Including information from these eras, the site contains digitized letters dating back to 1759 from the SC Department of Archives and History’s Governor’s Correspondence File, several hours of transcribed interviews from various tribal leaders and elders, an interactive map highlighting Native and archaeological points of interest around the state, a timeline of events from the Ice Age 19,000 years ago to events of recent years, and around 167 color and black and white images from photographer and USC Professor Gene Crediford.

NASCA also features histories and banners of the state’s 14 recognized tribes and tribal groups, plus five original short films about Prehistoric South Carolina, with a sixth short video tour of the Native American Studies Center and its location in historic downtown Lancaster’s Cultural Arts District.

In this image by photographer Gene Crediford, an unidentified pair of hands holds a ball of clay.

“There has never been anything like this before in South Carolina,” said Brent Burgin, the Center’s Director of Archives. “We have over 40,000 people in South Carolina who have claimed Native descent since our last Census. Native Americans often have been called an invisible people in this state; it’s very much an underserved community.”

Dr. Matt Simmons, Digital US South Project Coordinator at USC’s Institute for Southern Studies, worked closely with Burgin on digitizing the Center’s Archives, vetting and hiring computer programmers and web designers, and helping faculty members produce digital projects. In addition to providing new resources, Simmons says he hopes the archive also will fill in the gaps of our state’s history and provide context about South Carolina’s Native population.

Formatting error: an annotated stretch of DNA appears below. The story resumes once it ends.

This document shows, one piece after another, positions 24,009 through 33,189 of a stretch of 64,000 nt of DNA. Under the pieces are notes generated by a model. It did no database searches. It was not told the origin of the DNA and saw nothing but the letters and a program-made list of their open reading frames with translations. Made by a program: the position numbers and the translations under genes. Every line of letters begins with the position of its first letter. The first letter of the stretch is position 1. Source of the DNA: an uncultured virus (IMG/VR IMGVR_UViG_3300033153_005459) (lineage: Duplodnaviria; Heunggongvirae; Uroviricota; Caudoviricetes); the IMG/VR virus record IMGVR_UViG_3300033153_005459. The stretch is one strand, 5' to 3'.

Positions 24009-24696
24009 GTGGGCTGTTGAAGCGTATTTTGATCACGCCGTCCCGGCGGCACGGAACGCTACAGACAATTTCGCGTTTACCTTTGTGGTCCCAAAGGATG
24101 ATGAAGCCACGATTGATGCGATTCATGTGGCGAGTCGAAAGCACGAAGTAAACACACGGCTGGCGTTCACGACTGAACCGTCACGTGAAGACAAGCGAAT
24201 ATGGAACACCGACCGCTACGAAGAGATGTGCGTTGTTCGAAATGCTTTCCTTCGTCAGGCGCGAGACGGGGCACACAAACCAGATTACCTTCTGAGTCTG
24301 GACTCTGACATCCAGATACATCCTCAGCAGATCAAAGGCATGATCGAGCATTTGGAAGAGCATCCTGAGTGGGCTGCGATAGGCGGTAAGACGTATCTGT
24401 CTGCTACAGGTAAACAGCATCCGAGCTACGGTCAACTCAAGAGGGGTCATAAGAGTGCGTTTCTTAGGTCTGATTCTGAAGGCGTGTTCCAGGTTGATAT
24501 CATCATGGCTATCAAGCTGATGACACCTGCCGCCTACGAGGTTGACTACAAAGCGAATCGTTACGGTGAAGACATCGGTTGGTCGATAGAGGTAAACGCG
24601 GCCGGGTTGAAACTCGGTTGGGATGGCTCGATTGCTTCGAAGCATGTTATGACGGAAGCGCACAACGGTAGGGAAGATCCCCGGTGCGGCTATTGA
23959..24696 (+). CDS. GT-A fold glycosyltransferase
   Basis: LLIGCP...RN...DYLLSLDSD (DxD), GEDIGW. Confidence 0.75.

“More than anything, it’s creating a resource for the people of South Carolina, for K-12 students, but also for the public in general coming to an understanding of Native people: who they are, that they’re still here, and really come to an understanding to get past silly and wrong thinking that they all disappeared after the Yamasee War.”

To access the Native American South Carolina Archive, visit ( For more information about the Native American Studies Center, call 803/313-7172.

Native American Studies Center in Lancaster, SC, Offers Fall Lineup of Exhibits

August 22, 2016


The Native American Studies Center in Lancaster, SC, galleries will host several events in the fall months. Please take a look below and mark your calendar so you do not miss your favorite events. These events are free and open to the public.

Artist-in-Residence with Keith Brown, Catawba potter will be at the Center on Thursday, Friday, and every other Saturday from 10am until 4pm starting August 25, 2016. The residency will run through December 17, 2016. This event is grant funded and supported by the South Carolina’s Art Commission

Monday, October 31, 2016 at 4-8pm
Happy Halloween! Come join us for storytelling and Artist-in-Residence demonstrations. Come by the Center between 4pm and 8pm for a trick and a treat! Keith Brown will be in the gallery providing pottery demonstrations and talking with visitors about the Catawba pottery tradition. Catawba Storyteller Beckee Garris will also be available telling Native stories to visitors throughout the afternoon.